In applying this test, the Court is mindful that patent venue is narrower than general venue—and intentionally so. "Congress adopted the predecessor to § 1400(b) as a special venue statute in patent infringement actions to eliminate the 'abuses engendered' by previous venue provisions allowing such suits to be brought in any district in which the defendant could be served." Schnell v. Peter Eckrich & Sons, Inc., 365 U.S. 260, 262 (1961) (quoting Stonite Prods. Co. v. Melvin Lloyd Co., 315 U.S. 561, 563 (1942)). The Supreme Court has therefore cautioned that "[t]he requirement of venue is specific and unambiguous; it is not one of those vague principles which, in the interest of some overriding policy, is to be given a 'liberal' construction." Id. at 264 (quoting Olberding v. Illinois Cent. R. Co., 346 U.S. 338, 340 (1953)) (internal quotation marks omitted). Consequently, "[c]ourts should . . . be careful not to conflate showings that may be sufficient for other purposes, e.g., personal jurisdiction or the general venue statute, with the necessary showing to establish proper venue in patent cases." In re Cray, 871 F.3d at 1361.
B. Venue in the Southern District of New York
Neither Blitz nor Local Access has offices, employees, a mailing address, or a telephone listing in the state of New York. (Dkt. No. 36 ¶¶ 19, 26, 43, 48.) The full extent of Defendants' physical presence in the Southern District of New York is a shelf containing a piece of Local Access's telecommunications equipment. (Dkt. No. 36 ¶ 44.) Neither party paints an especially pellucid picture of what, exactly, the equipment does or how its process infringes Peerless's patents. But, in some capacity, it appears that this equipment is involved in processing calls to and from New York-based phone numbers. (Compl. ¶ 17; Dkt. No. 39-1 ¶ 11.) The device contains no routing instructions, however, and both Blitz's and Local Access's routing decisions are made outside the state of New York. (Dkt. No. 36 ¶¶ 32, 49; Dkt. No. 37 ¶ 28.)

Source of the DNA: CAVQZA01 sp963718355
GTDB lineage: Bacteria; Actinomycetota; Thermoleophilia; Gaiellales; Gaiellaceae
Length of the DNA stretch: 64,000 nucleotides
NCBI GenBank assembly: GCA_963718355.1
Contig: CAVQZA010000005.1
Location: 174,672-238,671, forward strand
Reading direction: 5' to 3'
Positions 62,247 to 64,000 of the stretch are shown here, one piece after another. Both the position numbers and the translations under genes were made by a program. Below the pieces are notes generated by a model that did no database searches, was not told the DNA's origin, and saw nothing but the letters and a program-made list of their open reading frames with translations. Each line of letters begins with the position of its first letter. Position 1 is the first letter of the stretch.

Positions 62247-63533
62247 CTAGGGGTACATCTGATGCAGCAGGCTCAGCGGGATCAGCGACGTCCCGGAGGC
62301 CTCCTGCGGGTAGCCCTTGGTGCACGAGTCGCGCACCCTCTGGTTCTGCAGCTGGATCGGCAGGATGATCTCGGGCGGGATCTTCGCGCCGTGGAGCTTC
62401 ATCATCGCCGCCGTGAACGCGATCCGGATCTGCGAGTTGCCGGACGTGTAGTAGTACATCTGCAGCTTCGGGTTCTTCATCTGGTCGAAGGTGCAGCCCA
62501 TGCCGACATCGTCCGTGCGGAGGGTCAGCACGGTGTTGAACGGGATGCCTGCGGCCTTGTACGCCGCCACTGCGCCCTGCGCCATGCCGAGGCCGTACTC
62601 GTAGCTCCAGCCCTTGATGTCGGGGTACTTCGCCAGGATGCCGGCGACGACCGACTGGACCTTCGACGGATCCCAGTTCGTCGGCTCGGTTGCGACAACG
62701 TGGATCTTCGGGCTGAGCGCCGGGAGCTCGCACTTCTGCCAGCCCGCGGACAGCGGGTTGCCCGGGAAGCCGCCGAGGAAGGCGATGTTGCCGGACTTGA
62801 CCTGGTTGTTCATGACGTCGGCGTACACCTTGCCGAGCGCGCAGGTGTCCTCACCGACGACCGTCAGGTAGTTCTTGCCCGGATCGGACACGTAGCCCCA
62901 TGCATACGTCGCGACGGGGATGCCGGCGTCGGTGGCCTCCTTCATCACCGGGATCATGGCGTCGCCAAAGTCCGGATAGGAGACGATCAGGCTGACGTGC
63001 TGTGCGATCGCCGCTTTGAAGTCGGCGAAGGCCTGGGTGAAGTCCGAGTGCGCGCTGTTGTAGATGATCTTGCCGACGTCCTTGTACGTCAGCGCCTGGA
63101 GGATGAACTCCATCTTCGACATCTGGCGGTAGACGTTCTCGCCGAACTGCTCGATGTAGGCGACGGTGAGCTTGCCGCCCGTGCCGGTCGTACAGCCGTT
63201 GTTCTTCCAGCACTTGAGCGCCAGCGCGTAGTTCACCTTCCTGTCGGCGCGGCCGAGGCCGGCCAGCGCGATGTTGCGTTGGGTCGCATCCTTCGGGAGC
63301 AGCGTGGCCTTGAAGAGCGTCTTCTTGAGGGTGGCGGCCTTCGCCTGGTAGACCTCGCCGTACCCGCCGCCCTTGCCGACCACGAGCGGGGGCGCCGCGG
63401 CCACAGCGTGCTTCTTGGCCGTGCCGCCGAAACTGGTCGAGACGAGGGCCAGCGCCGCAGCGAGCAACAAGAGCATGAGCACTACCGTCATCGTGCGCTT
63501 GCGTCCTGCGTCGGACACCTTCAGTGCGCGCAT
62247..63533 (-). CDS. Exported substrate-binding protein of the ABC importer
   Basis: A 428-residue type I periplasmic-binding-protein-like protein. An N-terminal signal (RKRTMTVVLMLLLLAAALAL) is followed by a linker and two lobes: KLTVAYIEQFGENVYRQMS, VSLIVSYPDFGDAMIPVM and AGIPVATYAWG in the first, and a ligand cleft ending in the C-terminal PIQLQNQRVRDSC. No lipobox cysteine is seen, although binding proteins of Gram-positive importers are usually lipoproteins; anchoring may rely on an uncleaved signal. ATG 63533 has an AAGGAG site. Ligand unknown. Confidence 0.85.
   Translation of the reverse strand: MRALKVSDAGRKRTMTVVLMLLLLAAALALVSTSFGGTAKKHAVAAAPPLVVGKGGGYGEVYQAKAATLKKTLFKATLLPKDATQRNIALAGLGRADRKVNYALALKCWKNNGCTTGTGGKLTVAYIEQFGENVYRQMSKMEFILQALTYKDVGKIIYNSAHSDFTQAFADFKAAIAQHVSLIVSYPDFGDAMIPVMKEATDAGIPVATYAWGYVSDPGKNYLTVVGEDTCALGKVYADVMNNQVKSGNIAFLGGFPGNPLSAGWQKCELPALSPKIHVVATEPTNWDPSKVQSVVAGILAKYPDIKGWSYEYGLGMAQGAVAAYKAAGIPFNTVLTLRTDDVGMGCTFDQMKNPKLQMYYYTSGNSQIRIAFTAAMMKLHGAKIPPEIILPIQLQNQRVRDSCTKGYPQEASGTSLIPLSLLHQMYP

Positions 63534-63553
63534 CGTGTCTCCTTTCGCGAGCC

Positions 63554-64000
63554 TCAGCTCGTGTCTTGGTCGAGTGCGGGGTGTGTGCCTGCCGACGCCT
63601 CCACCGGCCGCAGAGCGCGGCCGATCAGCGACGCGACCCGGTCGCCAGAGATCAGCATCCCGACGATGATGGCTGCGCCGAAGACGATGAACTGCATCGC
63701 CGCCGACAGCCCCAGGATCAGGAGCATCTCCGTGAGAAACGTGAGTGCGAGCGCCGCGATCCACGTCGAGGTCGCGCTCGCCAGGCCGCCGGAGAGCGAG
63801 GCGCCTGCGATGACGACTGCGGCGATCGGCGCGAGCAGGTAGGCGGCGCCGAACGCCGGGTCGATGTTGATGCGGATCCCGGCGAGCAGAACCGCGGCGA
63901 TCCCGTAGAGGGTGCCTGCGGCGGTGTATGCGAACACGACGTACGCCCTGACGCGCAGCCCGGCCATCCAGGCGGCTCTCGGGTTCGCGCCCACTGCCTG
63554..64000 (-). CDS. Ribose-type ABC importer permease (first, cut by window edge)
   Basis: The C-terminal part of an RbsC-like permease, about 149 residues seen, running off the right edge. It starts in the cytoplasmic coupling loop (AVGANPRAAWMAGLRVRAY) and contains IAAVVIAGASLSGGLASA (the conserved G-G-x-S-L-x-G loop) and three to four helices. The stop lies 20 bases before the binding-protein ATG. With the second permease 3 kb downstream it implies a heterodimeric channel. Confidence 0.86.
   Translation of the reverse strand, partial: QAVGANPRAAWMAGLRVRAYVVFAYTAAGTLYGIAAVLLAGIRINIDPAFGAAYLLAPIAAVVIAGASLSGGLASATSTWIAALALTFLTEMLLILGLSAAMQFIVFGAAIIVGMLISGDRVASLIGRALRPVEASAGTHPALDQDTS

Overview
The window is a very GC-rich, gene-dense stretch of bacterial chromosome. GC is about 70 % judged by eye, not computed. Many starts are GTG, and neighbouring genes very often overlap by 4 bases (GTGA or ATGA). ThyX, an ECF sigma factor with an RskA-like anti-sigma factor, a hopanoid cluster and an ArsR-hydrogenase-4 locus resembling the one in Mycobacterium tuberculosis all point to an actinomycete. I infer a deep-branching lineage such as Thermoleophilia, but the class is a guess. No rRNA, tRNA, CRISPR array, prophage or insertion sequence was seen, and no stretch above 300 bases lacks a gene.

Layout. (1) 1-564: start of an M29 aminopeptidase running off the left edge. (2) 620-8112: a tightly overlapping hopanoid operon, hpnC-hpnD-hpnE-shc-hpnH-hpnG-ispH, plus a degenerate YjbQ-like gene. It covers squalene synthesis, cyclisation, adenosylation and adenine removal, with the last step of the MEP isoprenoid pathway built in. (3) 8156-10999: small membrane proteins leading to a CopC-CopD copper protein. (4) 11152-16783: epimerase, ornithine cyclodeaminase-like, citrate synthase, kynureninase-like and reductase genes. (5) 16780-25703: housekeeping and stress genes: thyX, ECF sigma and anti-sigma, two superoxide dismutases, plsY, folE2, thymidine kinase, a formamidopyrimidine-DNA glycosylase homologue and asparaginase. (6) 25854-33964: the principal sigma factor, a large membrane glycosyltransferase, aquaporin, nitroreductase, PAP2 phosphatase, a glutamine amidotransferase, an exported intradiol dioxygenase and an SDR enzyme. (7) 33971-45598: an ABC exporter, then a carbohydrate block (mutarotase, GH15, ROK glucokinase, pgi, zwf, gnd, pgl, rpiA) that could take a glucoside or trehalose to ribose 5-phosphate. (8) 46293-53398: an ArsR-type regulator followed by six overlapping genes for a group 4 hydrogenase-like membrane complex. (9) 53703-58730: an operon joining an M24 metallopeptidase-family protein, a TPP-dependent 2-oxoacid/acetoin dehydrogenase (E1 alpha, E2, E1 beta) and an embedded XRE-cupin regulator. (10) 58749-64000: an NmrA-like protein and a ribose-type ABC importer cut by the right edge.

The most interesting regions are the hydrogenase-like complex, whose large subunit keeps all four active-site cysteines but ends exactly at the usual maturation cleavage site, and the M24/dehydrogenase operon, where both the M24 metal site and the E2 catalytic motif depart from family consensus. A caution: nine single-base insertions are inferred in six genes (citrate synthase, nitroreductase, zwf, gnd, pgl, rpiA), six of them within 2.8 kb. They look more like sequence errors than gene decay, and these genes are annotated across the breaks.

The parties dispute whether Blitz, at one time, owned and installed the equipment. (Compare Dkt. No. 39-1 ¶ 8, with Dkt. No. 43 ¶ 2c.) This dispute is immaterial to the Court's decision.
For the purposes of this motion, the Court accepts Peerless's allegation that the equipment is "used for processing calls using one or more infringing multi-home tandem access methods." (Compl. ¶ 17.) Because the Court concludes that Defendants do not have a "regular and established place of business" in the district, it need not determine whether Local Access's use of its New York-located equipment constitutes an "act of infringement" in this district. 28 U.S.C. § 1400(b).
The parties dispute whether the equipment is involved in billing or collecting fees from customers. (Compare Dkt. No. 37 ¶ 29, with Dkt. No. 39-1 ¶ 12.) The Court will assume for purposes of this motion that the equipment is involved, in some fashion, in assessing or generating revenue.